Last time when I had this feeling I was in eighth standard and I shouted in the hollow halls of my mind, “et tu Newton”. I had seen his pictures sitting under a tree with an apple and thought of him as a nice lad; little did I know that he would turn out to be one of my tormentors later. His three laws were like three Japanese anime women, very innocent and pretty upfront but as you live with them and dig deeper they reveal their nastiness. Anyhow, with false self-confidence I wasted my few years trying to master it.
They say “history repeats itself”, never expected my history cycle to be so short. Coming back to the present, last week I had a blind date with this old forgotten feeling. “Et tu Lintner and Sharpe”, I cried yet again in misery. The two noble men as in Nobel winning men one fine day decided that it was up to them to give this world a standard method for measuring risky investments and expected returns. The length of the previous sentence is too short to justify the complexity of the method and too long considering my answers in the exam sheet. After a lot of work and toil they named it after their favourite after-high snacks as CAPM. Capital Asset Pricing Method.
My MBA was going great, I made ardent notes in the classes of Organizational behaviour and applied all my intellect learnt while preparing for IITs in the HRM lectures. The customer decision journeys were way easier than my own and I could relate to the trinity point (it was impossible to keep all three women happy at the same time). To foolishly extend the point as a habit, I would say that I even conquered the Bernaullis and the Poissons, it was tough but I did it and I was all Alexander till I met the Financial Management of Managementshire.
I was told that it was a thin stream of fresh water which will provide me with fresh perspective and widen my horizon like never before. That tiny stream turned out to be a salt water lake shored up by quick sand and had crocodiles as its natural habitat. I faced it bravely for the first couple of lectures but sadly in the growing perpetual pain I had to sit up without discounting the hazards of failing end term. I clenched the rope when I heard that only two lectures were left, and I was smiling all too happily. Then someone in his usual tone shouted, “guys!, guys! …we have our midterm in the next class and after the two left classes we will be having the end term, and Oh yes, you will have to submit the projects by the end of month.” Undeniably it gave me fresh perspective and it did widen up my horizons.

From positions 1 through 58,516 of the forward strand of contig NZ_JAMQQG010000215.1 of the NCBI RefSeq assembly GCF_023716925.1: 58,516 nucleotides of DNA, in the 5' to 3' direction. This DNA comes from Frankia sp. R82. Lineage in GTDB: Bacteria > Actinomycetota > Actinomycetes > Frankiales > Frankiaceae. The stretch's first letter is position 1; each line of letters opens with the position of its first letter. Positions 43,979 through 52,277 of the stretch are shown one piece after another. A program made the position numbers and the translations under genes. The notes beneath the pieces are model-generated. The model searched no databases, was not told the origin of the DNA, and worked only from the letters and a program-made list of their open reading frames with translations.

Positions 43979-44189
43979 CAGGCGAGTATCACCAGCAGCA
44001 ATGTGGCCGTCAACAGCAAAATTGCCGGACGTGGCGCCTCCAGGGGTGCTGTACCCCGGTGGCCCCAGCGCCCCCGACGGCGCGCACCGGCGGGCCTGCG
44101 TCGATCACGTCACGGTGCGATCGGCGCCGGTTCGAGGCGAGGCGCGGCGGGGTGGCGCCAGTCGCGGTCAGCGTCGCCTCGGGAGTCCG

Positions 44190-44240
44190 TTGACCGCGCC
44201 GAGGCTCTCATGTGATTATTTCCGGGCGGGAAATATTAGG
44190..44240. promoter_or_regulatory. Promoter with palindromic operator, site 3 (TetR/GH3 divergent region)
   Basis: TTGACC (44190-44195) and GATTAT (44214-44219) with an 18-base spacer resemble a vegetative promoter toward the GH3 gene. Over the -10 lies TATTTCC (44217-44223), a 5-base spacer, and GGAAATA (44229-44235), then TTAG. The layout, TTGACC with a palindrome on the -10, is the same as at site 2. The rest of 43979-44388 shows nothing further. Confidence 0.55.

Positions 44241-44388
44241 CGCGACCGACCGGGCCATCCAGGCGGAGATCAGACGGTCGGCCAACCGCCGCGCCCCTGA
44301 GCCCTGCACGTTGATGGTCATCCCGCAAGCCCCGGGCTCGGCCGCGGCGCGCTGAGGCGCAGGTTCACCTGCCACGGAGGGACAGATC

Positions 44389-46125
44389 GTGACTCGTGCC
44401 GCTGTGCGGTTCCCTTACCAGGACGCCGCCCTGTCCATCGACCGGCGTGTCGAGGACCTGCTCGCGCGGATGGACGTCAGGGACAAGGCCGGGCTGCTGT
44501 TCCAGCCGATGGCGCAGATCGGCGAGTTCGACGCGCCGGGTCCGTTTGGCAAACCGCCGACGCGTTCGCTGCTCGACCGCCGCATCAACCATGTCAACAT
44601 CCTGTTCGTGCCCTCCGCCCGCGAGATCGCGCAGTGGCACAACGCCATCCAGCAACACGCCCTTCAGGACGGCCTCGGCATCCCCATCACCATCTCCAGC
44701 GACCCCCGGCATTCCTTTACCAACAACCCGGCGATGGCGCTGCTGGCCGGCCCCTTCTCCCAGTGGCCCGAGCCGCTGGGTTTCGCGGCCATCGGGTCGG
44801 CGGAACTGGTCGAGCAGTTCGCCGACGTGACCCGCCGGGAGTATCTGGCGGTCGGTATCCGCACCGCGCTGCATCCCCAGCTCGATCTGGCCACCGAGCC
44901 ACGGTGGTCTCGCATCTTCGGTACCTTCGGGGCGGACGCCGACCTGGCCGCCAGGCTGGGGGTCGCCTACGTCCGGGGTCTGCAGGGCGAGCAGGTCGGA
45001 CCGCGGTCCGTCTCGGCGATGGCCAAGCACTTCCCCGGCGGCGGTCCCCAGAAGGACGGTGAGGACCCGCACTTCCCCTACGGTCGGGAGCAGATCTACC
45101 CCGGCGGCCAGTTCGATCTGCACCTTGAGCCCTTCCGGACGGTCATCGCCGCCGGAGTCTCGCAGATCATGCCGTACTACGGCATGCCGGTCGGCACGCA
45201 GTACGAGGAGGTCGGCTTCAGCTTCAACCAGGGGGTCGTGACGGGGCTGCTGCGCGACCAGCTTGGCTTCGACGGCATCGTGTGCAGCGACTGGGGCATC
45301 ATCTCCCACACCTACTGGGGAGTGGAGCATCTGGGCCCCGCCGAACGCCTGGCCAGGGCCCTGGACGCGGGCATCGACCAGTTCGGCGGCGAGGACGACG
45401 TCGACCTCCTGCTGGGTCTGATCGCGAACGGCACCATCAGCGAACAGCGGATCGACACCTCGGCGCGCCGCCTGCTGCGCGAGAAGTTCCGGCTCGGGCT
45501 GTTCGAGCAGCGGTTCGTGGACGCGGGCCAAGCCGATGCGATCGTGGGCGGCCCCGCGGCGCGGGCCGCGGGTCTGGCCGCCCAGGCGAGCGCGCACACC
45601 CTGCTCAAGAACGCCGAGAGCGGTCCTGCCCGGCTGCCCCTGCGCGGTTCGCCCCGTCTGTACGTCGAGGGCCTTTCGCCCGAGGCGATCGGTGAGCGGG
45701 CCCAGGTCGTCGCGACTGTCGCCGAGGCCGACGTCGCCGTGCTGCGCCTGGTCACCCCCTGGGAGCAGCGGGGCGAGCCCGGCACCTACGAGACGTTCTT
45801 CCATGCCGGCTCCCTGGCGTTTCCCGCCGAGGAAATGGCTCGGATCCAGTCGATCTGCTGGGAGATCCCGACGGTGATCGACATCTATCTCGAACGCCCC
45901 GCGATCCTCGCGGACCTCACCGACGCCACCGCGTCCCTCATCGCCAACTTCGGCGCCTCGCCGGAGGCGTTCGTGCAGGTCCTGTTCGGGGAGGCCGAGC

It was during the midterm that I realized that I had a very peculiar disease called SETD(specifically exam time dyslexic). I had my first stroke while giving the financial management midterm and my God that was horrible. I could not even construct the words and read them because of which I could not perform my level best otherwise I was well prepared. I still think it was my competitors’ plan; they must have brushed my exam paper with LSD powder. That time I thanked God that the exam paper had alternatives and we had to tick mark.
After that amazingly horrific experience I just waited for the course to get over and then…I met my blind date. Her name was ‘Beta’ and it represented the risk sensitivity. True to its name, it played a major role in the end term. While I was ball dancing with CAPM, Modigliani and Miller played the Music in the background trying their best to make my life hell. Finally, the course was over with Mr. Miller who ended party with a toast to the Unlisted firms and bankruptcy, and I said to myself, “what an Irony?”
The end term is over now and I am yet to calculate the cost of capital involved here, but I have learnt one law (nature’s or otherwise) that “higher the risk, higher the gain” so let us see, the risk is definitely on the higher side, I expect the returns to follow too.
– Animesh Bajpai
PGPM Class of 2015